The government believed it had come up with the solution in Green Deal – a flagship eco-programme designed to cut carbon emissions, create jobs and reduce the nation’s fuel bills.
Sadly, Green Deal has failed to live up to expectation.
Although it has had a UK launch twice – first in the autumn and again on January 28 this year – few people have heard of it. But the position is all the more frustrating in Scotland as the programme is not yet fully operational in this country, meaning that assessments are not able to take place at properties.
Details of when the Green Deal will hit Scotland are still vague and is leaving householders who want to make energy improvements to their home in a quandary.
The position is perhaps more crippling for firms such as us. Direct Savings started off as a loft insulation business working with the big energy providers to help to reduce carbon emissions through the government’s national home insulation scheme. When that scheme closed at the end of 2012 it was to be replaced with the Green Deal and the Energy Company Obligations (ECO), which aims to provide energy efficiency upgrades for low income and hard-to-insulate homes through companies like Direct Savings
But with Green Deal/ECO now not expected to reach full-scale for another year at least and us having invested heavily in the relevant training and accreditations required to become a Green Deal approved assessor and installer, we are in a far from comfortable position.
Indeed, the hiatus has put insulation industry overall in crisis, raising fears of company closures and massive job losses; and homeowners being left with freezing houses – at a time British Gas is recording a rise in profits.
Something is clearly wrong – but more so the position needs to change; and change quick.
A major incentive for that change has to be the rising fears of people who cannot pay for energy.
Consumer Focus has estimated that six million households are experiencing fuel poverty, with that figure expected to rise to more than nine million by 2016, while Uswitch said that seven out of ten of us actually went without heating at some point during this winter.
This clearly points to the need to apply much greater focus on efficiency rather than the strong emphasis that currently exists on renewables. Bluntly put, saving money is a significantly bigger driver for consumers than protecting the environment.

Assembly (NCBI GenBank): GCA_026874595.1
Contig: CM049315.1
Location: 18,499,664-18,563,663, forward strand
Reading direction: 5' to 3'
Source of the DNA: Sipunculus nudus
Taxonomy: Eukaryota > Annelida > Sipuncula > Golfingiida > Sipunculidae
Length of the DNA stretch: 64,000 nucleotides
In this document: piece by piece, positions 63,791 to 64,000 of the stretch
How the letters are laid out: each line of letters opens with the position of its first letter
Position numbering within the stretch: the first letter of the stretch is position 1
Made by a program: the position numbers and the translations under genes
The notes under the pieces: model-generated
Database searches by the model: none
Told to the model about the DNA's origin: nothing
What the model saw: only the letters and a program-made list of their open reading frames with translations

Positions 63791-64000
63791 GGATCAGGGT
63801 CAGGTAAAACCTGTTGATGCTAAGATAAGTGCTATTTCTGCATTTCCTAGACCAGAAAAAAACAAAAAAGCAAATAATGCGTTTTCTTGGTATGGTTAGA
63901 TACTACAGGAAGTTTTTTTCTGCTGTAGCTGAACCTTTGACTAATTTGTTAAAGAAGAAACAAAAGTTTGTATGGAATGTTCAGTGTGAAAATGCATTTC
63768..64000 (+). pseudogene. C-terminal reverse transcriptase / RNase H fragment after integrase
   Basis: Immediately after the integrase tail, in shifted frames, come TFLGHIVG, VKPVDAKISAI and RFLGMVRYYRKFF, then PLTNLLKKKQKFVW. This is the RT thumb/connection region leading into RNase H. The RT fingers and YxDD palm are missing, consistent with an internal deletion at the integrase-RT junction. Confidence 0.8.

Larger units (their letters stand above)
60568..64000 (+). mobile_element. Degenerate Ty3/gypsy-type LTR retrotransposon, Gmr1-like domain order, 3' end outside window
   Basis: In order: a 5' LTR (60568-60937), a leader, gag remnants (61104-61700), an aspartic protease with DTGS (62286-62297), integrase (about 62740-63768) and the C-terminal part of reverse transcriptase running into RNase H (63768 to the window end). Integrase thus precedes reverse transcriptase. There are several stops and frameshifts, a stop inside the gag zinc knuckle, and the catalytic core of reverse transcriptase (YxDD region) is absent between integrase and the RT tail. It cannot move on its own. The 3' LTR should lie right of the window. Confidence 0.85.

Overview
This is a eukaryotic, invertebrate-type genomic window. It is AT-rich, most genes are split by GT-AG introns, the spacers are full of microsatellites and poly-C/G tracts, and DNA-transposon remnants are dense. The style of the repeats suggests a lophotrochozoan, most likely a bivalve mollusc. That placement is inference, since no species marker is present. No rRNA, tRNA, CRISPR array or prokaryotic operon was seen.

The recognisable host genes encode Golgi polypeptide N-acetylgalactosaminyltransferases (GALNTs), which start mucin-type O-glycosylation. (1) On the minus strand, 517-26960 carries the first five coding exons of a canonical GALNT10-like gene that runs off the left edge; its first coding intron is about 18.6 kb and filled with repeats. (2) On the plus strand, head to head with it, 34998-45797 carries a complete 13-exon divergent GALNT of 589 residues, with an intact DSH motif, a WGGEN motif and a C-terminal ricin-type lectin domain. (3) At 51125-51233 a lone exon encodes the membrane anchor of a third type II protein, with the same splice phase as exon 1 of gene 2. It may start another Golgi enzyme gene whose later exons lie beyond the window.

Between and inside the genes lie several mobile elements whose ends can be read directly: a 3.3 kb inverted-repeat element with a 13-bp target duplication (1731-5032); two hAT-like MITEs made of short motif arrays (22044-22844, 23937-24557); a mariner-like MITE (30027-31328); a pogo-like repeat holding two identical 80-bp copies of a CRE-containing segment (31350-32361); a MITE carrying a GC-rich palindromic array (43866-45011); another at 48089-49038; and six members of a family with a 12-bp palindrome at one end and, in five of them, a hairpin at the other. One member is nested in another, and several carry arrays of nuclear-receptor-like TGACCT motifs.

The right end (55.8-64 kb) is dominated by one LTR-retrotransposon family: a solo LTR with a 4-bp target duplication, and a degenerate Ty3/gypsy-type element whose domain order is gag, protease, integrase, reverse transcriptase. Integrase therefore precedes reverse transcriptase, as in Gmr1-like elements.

We have already spotted this trend and have invested in Infranomic Far-Infrared heating – an innovative heating system that through the Green Deal has potential to become commonplace in homes across the UK. Our trials and studies with bodies such as Historic Scotland and University of St Andrews support this. We are so confident that Infranomic heating can result in better heated homes and substantial energy savings that we are offering to pay two years’ worth of heating bills to homeowners who install the system and agree to monitor the results.
Green Deal is a sound and sensible concept. It will enable homeowners to make energy improvements by taking out a long-term loan which is paid back via charges on the electricity bill. The so called “Golden Rule” of the scheme is that savings made on energy bills must be higher than the monthly loan repayments.
Some reports suggest that with a Green Deal-financed wall, floor and loft insulation with a biomass (wood) heating system, a property’s entire heating bills could be reduced to little or nothing.
So, with so many people wanting to save money on their heating bills, my call to the government is let us in the sector help them by doing the work we have been set up to do.
We need the government to stop further delays and switch on the Green Deal software that will allow property assessments to start in Scotland.
We also need the government to follow through on its promise to properly market the campaign to ensure awareness and acceptance grows.
And we need ministers to stand up and really champion Green Deal as their key driver to transform Britain’s homes.
Let’s stop wasting what is getting scarcer and stop paying for energy that we don’t need.
• Ged Smith is managing director of Direct Savings